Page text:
Meade Bounces Back For 45-42 Win Over Broadneck

December 09, 1990|By Lem Satterfield | Lem Satterfield,Staff writer

If Meade coach Butch Young had his druthers Friday night, his visiting Mustangs basketball squad wouldn't have beaten Broadneck the way it did.

But under the circumstances, he'll take it.

"This wasn't an easy game for them to play. They were down after getting hammered by Annapolis (94-59), and they've played through it," said Young, whose visiting Mustangs improved to 1-1 with their 45-42 win over the Bruins. "Tonight's game was tightly called, and I was glad to see that we could play a controlled game. But we would like to have played more than a half-court game."

Along the way, Meade had to overcome Broadneck's periodic full-court presses, its own poor free-throw shooting (8-for-15), a 6-1 deficit early in the first quarter and eight first-half turnovers.

"By no means is this loss a negative," said Broadneck coach Ken Kazmarek, whose Bruins were coming off of a season-opening 57-37 victory over Glen Burnie. "We were outmatched physically as far as height is concerned. We're young, and it's awfully early. The game came down to them getting those spurts in the second half when they needed them."

Many fans from Broadneck and Meade alike had shown up to see the Bruins' 7-foot-2 German import Boris Beck. They did -- but he only played long enough to get three rebounds and one foul shot.

Besides the officiating, there are at least three more things Young probably would have changed, if he could.

For one, he wouldn't have had to watch the Bruins' John Williams (15 points) miss a trio of three-point attempts with 30 seconds left in the game and with his squad holding leads of 43-40, 43-42 and by the winning margin.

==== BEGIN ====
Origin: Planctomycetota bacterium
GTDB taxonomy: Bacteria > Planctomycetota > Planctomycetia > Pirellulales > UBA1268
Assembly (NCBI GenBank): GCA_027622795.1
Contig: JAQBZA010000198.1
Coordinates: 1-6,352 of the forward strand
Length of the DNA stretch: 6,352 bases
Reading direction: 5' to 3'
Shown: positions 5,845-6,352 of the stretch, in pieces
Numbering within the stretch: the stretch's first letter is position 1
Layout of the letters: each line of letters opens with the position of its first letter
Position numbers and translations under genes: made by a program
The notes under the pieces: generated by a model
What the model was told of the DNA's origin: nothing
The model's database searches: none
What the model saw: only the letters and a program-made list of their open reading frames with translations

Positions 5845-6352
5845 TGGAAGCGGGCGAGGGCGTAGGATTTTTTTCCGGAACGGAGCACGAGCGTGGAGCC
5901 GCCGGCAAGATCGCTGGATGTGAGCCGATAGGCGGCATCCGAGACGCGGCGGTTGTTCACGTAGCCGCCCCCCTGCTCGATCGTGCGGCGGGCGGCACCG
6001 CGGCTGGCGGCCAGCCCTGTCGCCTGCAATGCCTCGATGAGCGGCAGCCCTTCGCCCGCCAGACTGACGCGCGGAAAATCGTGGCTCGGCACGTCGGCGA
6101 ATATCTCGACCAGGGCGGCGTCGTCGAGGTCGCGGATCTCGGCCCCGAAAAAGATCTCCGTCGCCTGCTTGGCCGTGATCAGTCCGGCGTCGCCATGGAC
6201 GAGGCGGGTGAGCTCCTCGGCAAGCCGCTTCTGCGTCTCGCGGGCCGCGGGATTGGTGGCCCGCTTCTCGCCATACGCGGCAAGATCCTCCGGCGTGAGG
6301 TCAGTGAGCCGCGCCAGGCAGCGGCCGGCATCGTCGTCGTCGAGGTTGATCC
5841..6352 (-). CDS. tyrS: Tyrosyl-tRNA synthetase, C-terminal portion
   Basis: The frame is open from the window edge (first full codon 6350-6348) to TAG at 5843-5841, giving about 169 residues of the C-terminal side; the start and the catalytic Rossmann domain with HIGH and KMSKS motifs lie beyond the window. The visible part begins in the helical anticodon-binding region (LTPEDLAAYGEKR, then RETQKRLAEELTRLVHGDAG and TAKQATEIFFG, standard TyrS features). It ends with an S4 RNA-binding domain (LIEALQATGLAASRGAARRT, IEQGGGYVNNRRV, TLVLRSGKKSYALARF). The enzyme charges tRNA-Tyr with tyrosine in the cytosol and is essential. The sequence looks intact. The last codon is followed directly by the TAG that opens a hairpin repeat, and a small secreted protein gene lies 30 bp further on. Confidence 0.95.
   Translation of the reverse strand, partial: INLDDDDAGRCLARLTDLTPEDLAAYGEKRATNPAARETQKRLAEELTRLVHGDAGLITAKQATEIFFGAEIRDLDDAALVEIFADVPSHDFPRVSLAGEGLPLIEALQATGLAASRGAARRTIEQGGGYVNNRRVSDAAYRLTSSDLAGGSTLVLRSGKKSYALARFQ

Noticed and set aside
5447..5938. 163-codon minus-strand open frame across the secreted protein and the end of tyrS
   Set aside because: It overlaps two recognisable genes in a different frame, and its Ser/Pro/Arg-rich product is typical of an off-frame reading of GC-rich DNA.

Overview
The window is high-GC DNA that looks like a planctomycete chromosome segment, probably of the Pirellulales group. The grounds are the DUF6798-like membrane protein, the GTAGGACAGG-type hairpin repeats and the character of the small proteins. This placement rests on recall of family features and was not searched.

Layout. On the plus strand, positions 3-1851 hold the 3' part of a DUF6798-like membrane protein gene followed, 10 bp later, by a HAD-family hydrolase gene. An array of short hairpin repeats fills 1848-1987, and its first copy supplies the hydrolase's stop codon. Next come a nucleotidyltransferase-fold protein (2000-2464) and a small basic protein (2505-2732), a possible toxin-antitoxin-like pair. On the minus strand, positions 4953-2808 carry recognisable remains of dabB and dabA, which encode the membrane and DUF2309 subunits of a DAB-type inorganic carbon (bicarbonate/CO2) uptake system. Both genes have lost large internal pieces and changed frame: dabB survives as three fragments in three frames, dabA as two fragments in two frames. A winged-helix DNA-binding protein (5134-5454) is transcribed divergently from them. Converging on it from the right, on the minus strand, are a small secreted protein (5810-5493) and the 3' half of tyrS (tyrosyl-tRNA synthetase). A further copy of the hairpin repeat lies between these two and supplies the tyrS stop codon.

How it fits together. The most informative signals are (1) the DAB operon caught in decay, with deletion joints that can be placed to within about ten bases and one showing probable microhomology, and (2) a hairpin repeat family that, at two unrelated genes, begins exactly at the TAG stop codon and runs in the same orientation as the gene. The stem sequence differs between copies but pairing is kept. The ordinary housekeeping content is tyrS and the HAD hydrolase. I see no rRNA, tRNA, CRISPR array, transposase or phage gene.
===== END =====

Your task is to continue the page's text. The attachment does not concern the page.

It was Williams, after all, whose buzzer-beating three-pointer -- his second of two on the night -- gave the Bruins a 21-20 halftime lead. That, despite in-your-shirt defense by the Mustangs' Jason Thomas.

"I had a hard time getting open in the fourth quarter," said Williams.

"I have to give him credit because he was on me all night."

Young also would rather he didn't have to sit 6-foot-4 forward Ron Hubbard (12 points), who was in the middle of a hot streak with 2 minutes, 2 seconds left in the third quarter when he had to cool down for the rest of the period with three fouls.

The Mustangs led, 29-24, which -- at that point -- had been their biggest lead of the game.

Meade also got help from forward Lance Taylor (six points), who came off the bench for six rebounds, and center Brian Parker (five points).

Broadneck's Jeff Vincent (eight points) was his team's second leading scorer.

Although the Mustangs continually were fouled by the Bruins down the stretch, they were unable to take advantage for a big lead.

"That's (foul-shooting) something we should have worked on," said 6-1 guard David Beck, who finished with 16 points.

Ironically, it was Beck's foul shooting that eventually did the Bruins in.

With eight seconds left in the game, Marlon Bailey (seven points) scored inside for Broadneck, cutting the Mustangs' lead to 43-42. Broadneck, in a full-court press, fouled Beck in the backcourt, sending the junior to the line where he sank both shots to give his team a 45-42 lead.

Beck had missed all three of his attempts from the line in the first half, including both shots on a technical foul called against Kazmarek in the second quarter.

"We were slow getting out of the gate," said Beck. "But we finally got under control.

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